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					   Fundamentals of
Large Eddy Simulation
   Basic Equations

     Heiko Jansen
    Zingst, July 2005
                  Contents
• Motivation
  – The role of turbulence
• The three classes of turbulence models
  – Direct numerical simulation
  – Reynolds-average simulation
  – Large eddy simulation
• The concept of Large Eddy Simulation
  – Filtering
  – Parameterization
• Basic equations
      The role of turbulence 1/2
• Most flows in nature & technical applications are turbulent
• Significance of turbulence
   – Meteorology: Transport processes of momentum, heat, water as
     well as substances and pollutants
   – Health care: Pollution
   – Aviation, engineering: Wind
• Characteristics of turbulence
   – non-periodical, 3D stochastic movements
   – mixes air and its properties on scales between large-scale
     advection and molecular diffusion
   – non-linear → energy is distributed smoothly with wavelength
   – wide range of spatial and temporal scales
           The role of turbulence 2/2
• Large eddies: 103 m, 1 h
  Small eddies: 10-3 m, 0.1 s
• Energy production and
  dissipation
  on different scales
   – Large scales: shear and
      buoyant production
   – Small scales: viscous
      dissipation
• Large eddies contain most
  energy.
• Energy-cascade
  In the inertial subrange large
  eddies are broken up by
  instabilities and handled down to
                                      Stull (1988); Garratt (1992)
  smaller scales.
          The Reynolds number (Re)

Re
         u        u
                      ˆ
                              LU
                                   ˆ
                                              f
                                     in e r tiao r c e s    u   3D wind vector

                              
              2
          u                         v is c o u o r c e s
                                               fs               kinematic molecular viscosity
                                                                outer scale of turbulence
            3
 L
         R e4
                          6
                                         )
                  1 0 ( in thaetmo s p h e r e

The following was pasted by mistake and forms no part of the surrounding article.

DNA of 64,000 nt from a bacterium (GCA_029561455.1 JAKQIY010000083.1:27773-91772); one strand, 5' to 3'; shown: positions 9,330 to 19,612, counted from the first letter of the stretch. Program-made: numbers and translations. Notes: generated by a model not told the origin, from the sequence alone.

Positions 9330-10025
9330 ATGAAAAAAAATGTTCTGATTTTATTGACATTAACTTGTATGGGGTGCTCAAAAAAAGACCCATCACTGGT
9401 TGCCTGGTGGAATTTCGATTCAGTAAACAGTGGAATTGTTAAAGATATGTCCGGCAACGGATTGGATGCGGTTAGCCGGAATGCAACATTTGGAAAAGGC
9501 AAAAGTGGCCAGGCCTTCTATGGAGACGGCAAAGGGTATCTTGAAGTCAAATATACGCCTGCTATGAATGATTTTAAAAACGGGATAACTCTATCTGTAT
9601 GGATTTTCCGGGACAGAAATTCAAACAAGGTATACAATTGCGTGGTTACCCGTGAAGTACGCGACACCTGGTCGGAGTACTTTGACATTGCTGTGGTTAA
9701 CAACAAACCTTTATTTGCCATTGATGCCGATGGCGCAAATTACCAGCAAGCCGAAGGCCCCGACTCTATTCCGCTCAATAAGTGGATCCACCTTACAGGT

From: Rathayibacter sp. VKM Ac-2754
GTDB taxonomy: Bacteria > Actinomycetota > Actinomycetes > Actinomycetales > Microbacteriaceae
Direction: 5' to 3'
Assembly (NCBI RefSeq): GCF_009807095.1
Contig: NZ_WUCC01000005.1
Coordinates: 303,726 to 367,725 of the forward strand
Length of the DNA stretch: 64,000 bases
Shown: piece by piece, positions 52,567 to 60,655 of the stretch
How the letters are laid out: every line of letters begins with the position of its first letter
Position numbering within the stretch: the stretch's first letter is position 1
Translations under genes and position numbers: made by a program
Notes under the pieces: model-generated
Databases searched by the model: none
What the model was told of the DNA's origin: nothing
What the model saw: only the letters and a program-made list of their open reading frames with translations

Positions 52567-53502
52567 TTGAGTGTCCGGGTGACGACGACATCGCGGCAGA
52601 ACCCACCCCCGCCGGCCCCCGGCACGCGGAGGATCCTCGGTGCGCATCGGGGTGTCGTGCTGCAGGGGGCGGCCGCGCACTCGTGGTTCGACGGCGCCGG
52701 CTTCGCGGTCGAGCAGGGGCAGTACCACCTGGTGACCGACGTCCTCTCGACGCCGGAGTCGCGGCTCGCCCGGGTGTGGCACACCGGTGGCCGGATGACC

L   characteristic velocity scale
                                                                inner scale of turbulence
                                                            U   (Kolmogorov dissipation length)


Number of gridpoints for 3D simulation

     3          9
 L                          18
             R e4                                   )
                          1 0 ( i n t haet mo s p h e r e
   Classes of turbulence models
                1/3
• Direct numerical simulation (DNS)
   – Most straight-forward approach:
       • Resolve all scales of turbulent flow explicitly
   – Advantage:
       • (In principle) a very accurate turbulence representation
   – Problem:
       • Limited computer resources                           (1996:
          ~108, today: ~ 109 gridpoints, but ~ 1018 gridpoints needed,
          see prior slide)
       • 1 h simulation of 4*108 gridpoints on 128 processors of the
          HLRN supercomputer needs 10 h CPU time
   – Consequences:
       • DNS is restricted to moderately turbulent flows.
       • Highly turbulent atmospheric turbulent flows cannot be
          simulated.
     Classes of turbulence models
                  2/3
• Reynolds average simulation (RAS)
   – Opposite strategy:
      • Applications that only require average statistics of the flow.
      • Integrate merely the ensemble-averaged equations.
      • Parameterize turbulence over the whole eddy spectrum.
   – Advantage:
      • Computationally inexpensive, fast.
   – Problems:
      • Turbulent fluctuations not explicitly captured.
      • Parameterizations are very sensitive to large-eddy structure that
        depends on environmental conditions such as geometry and
        stratification →
        Parameterizations are not valid for a wide range of different flows.
   – Consequence:
      • Not suitable for detailed turbulence studies.
    Classes of turbulence models
                 3/3
• Large eddy simulation (LES)
   – Seeks to combine advantages and avoid disadvantages of DNS
     and RAS by treating large scales and small scales separately,
     based on Kolmogorov's (1941) similarity theory of turbulence.
   – Large eddies are explicitly resolved.
   – The impact of small eddies on the large-scale flow is
     parameterized.
   – Advantages:
      • Highly turbulent flows can be simulated.